“We were on our own out in the middle of the Atlantic Ocean. People had given up hope of the boat ever coming back – the boat from the place where our fathers were.”
The narrator recounts his experience of childhood on the island. He lives with his silent, remote grandfather.
“I can’t say for sure whether my grandfather was or wasn’t mad. I saw him through a child’s eyes and through such eyes it’s impossible to tell whether an adult man, who lives in your house and who you’ve been told is your grandfather, is mad or not.”
“The house was close to the beach. And not any old beach either but the big village beach. Yet despite being so close to the shore, grandfather had built the house with its back to the sea…everything faced the mountain.”
Women on the island own the land, while the men undertake the fishing. Things are not easy on the island – there is poverty at times, white people arrive and trade sex with women for cigarettes and kerosene – but things deteriorate significantly during the period the narrator is recalling. There is a bush fire, then cholera wipes out a huge proportion of the population, and there is a horribly violent instance of scapegoating.
“Today, looking back, I see, or understand, that the incident and the cholera were part of the same sickness. And the cure for that sickness was beyond the reach of our adults for it was a sickness that was greater than them, and so it was able to dominate them. And on that island out in the middle of the Atlantic Ocean, nasty episodes unfortunately had to be explained somehow; something to satisfy people’s need for a cause.”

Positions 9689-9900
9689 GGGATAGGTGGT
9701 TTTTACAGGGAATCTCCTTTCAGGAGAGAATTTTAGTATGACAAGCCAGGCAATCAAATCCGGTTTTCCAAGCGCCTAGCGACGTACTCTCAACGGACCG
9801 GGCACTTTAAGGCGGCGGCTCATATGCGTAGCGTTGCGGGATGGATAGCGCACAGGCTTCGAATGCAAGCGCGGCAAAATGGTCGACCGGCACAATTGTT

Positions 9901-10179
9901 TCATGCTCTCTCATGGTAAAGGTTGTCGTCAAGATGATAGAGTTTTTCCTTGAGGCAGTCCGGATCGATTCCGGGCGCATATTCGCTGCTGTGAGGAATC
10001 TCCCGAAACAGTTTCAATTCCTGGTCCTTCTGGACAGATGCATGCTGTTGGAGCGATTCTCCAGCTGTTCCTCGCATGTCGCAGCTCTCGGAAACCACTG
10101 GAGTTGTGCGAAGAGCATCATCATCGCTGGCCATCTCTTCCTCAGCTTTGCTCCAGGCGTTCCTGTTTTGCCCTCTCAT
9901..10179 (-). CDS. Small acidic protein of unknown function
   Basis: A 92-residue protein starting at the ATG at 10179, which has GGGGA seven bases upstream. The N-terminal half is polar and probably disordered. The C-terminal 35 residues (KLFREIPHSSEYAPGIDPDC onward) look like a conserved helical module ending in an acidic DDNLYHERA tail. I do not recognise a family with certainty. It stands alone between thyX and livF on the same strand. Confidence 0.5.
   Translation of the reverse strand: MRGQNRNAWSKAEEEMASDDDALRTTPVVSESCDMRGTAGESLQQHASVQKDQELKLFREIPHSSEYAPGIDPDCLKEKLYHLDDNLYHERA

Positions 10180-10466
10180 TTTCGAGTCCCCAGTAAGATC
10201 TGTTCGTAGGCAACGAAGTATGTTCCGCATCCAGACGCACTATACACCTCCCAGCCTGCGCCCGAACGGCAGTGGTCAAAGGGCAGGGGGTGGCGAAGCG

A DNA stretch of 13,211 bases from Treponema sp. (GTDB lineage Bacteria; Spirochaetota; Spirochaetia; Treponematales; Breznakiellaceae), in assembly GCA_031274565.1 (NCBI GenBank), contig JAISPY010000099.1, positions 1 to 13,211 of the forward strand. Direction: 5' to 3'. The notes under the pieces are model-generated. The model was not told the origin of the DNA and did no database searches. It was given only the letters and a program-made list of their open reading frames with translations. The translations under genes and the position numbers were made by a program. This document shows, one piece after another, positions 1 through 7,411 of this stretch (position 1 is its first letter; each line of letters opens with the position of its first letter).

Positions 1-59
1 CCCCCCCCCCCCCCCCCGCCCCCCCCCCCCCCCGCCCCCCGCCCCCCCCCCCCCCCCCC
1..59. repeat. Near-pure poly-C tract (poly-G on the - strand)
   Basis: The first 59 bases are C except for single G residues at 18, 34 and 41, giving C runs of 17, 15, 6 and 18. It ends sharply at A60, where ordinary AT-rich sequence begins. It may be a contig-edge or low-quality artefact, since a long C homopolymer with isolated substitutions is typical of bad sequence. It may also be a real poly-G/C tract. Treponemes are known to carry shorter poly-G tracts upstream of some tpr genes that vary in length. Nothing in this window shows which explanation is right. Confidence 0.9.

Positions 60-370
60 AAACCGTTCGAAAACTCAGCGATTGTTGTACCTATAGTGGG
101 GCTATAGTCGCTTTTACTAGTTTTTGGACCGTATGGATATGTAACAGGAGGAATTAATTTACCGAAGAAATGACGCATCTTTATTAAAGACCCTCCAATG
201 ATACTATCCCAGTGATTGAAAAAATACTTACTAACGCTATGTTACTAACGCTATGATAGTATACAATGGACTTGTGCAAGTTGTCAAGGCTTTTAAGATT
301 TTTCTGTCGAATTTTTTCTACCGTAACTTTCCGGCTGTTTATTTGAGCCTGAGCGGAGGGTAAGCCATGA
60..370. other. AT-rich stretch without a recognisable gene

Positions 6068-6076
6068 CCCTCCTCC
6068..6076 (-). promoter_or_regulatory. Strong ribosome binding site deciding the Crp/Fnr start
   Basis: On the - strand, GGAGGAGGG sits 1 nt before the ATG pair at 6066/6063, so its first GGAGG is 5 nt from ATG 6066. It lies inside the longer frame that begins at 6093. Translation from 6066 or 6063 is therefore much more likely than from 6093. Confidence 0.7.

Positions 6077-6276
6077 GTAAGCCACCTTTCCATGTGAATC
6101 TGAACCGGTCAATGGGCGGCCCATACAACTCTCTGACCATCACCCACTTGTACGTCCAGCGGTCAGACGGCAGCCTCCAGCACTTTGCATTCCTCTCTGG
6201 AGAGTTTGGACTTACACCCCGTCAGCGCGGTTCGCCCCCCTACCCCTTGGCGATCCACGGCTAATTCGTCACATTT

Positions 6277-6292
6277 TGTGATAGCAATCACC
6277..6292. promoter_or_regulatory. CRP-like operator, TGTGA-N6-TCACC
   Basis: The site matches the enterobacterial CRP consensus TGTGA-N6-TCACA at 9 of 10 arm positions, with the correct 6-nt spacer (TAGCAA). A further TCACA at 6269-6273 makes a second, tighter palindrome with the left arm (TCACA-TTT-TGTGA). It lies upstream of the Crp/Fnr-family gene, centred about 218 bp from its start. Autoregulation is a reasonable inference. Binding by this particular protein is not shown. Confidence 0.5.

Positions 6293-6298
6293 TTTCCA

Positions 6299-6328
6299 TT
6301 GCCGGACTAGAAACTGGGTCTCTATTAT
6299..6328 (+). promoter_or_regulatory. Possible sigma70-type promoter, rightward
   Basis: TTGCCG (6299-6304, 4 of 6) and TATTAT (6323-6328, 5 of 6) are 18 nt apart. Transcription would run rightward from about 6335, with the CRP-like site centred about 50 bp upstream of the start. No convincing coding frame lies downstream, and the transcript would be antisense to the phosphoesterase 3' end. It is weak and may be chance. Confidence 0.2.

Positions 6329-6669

The island may be out in the middle of the Atlantic Ocean, and the faith of the people may be a mix of their traditional beliefs and Catholicism, but I felt what the narrator is speaking about was far from remote from me as a UK-based reader:
“For I know now that all people are not treated equally when it comes to apportioning blame for bad things that happen in communities. I know that, in this world of ours, how facts are judged depends on who’s doing the judging.”
I’m making this novel sound depressing, and it isn’t. The point of view of a child enables the story to be told but with a degree of distance that enables the reader to keep reading. This is not to suggest that Laurel obfuscates or pulls his punches. The brutal scapegoating is repeatedly returned to and described in detail. It is horrific. The repetitions of the story enable it to effectively capture the sense of reminiscences, and also how defining moments are those we return to time and again, informing our understanding of the past and who we are.
Towards the end we learn how this story is embedded within colonialism, and how what we are reading exists within this history. The narrator learned Spanish at school, a language that existed detached from meaning for him:
“We learned everything by heart, and I think that’s why we did it singing. In fact, although we sometimes saw books with the letters and pictures, I didn’t know that amapola, burro, cochino and dado were Spanish words for poppy, donkey, hog and dice, or that poppy, donkey, hog and dice were things we were supposed to have heard of. I didn’t know what any of them were, so I didn’t know the words were supposed to represent the letters and I didn’t associate the letters with the pictures in the books.”
As a result of this, he is able to tell his story to Spanish-speaking researchers who have come to the island:
“If this story becomes known, it will be because of some white people.”
Laurel writes with unrelenting power in beautiful prose about huge issues: society, colonialism, legacy, blame, belief. His writing is stunning and his anger palpable without overwhelming the narrative. Another great edition from And Other Stories, who are rapidly becoming one of my favourite publishers.
To end, following on from a post a few weeks back that led to Victoria, Lucy and I sharing our love of Dolly Parton, here is the legend herself singing about islands: